We had a terrible shock when we heard that a long-time member, Judy Bednar, had been murdered in her home and her son subsequently arrested. She was well known to many members through her active participation in the original Melb PC newsgroups and then Yammer, with many of us considering her a friend. As ever with the newsgroups and Yammer the discussions she was involved in ranged far and wide, from computer related “why is it so?” to her experiences in communist Hungary and when she came to Australia in the late fifties, her feelings about Israel, and sadly the decades of problems she had with her schizophrenic son.
A number of us had met her personally and visited her home to help her with solving computer related problems, along with the occasional handyman chore while we were there. Consequently, we were referred to as her “Clayton’s husbands” and she often sought help in working out how to achieve some household task or repair.
Judy enjoyed gadgets, she loved her coffee machines, TVs, PVRs and computers but was plagued by what we came to know as the Bednar Poltergeist, a mysterious force that loved to torment her by altering settings and stopping technological devices working properly. Of course, said poltergeist vanished more often than not when a visit was paid only to reappear shortly after.
Such a sad and horrible end to a long life. Rest in peace Judy.
We’re taking a collection in memory of Judy and making a group donation to Domestic Violence Victoria (DV Vic) and the Domestic Violence Resource Centre Victoria (DVRCV). If you’d like to contribute you can either make a direct bank deposit, or phone the office during normal business hours and pay by credit card. Direct deposit is preferred. Please refer to the following link for details and note collection closes on June 29th.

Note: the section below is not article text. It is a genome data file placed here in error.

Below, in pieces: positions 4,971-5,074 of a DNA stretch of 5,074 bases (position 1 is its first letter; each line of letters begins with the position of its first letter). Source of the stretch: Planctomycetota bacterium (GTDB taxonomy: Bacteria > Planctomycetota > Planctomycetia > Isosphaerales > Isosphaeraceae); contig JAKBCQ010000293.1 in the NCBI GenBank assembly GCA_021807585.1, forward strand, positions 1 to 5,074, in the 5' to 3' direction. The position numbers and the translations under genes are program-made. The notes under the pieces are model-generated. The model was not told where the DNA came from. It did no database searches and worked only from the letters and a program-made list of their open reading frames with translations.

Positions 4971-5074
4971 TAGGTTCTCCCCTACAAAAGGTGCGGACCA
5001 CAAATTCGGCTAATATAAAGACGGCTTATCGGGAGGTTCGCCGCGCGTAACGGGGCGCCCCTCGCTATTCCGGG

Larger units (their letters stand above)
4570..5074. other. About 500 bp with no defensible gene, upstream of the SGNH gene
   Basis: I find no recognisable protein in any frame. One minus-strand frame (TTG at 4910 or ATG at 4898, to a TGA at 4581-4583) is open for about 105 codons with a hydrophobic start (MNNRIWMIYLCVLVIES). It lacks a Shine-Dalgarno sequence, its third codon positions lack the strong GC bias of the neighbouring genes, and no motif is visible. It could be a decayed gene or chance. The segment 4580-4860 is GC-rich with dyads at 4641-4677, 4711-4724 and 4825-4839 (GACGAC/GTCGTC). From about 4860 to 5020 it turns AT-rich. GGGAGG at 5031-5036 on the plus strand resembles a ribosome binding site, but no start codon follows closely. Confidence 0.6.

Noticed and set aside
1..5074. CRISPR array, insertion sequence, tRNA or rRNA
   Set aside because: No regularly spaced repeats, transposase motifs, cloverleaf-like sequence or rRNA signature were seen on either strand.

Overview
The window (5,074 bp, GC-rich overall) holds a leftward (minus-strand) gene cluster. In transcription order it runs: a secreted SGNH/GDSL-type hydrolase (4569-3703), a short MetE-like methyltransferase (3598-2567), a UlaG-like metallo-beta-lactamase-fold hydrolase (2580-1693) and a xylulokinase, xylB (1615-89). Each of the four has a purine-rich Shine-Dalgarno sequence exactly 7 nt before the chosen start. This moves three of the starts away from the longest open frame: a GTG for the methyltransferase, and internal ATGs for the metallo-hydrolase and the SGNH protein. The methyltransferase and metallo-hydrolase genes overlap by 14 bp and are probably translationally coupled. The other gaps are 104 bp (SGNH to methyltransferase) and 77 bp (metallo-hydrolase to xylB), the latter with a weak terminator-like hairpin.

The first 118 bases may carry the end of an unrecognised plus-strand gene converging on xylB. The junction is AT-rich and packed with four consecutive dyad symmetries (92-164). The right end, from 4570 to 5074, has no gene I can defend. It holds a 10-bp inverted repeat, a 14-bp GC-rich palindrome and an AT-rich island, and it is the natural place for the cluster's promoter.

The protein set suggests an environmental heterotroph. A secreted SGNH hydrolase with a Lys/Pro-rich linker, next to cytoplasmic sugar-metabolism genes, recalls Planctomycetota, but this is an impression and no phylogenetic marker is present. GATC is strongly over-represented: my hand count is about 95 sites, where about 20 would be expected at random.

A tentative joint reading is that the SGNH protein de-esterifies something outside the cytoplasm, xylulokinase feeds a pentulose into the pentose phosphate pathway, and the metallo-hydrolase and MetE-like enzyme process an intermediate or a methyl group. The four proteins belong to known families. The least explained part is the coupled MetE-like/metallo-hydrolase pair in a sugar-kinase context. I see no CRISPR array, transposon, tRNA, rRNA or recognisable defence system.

Now that the official Service Victoria QR code is the only type that can be used to check in when you visit businesses and other venues members have raised a few issues. Mostly it’s been working okay but a few people have been caught out by older phones as the app requires Android 6.0 or later, and as the QR code is quite dense some cameras, particularly on older phones, struggle to read them.
One member lamented the lack of support for older phones, particularly as many older people use phones handed on by grandchildren, but for better or worse technology moves on and only around 4% of phones run less than Android 6.0. Older Android versions don’t support the features required so simply aren’t suitable for use with the app, even if it could be installed.
There are phones available that can run Android 11, the latest version, for under $130 and if that’s too rich slightly older models can be bought for under $50, just be aware they’re probably locked into one of the phone companies and most likely can’t be updated to newer versions of Android. Regardless, a data enabled phone account is required.
Or of course you can still check in using pen and paper.
Graham reported he’d received an e-mail sent using the address of another member and containing a link to an “invoice” – clearly a phishing e-mail. On the surface we thought it was just a case of a spoofed e-mail, but other members reported receiving it too and anti-spam measures on the Microsoft servers reported to our mail admin that they were blocking the member from sending.
So rather than being a spoofed e-mail it was likely the member had an infected system that was sending the e-mails. Harry reported that the iHelp team was actively engaged in helping the affected member. Hopefully, a few phishing e-mails were the only damage.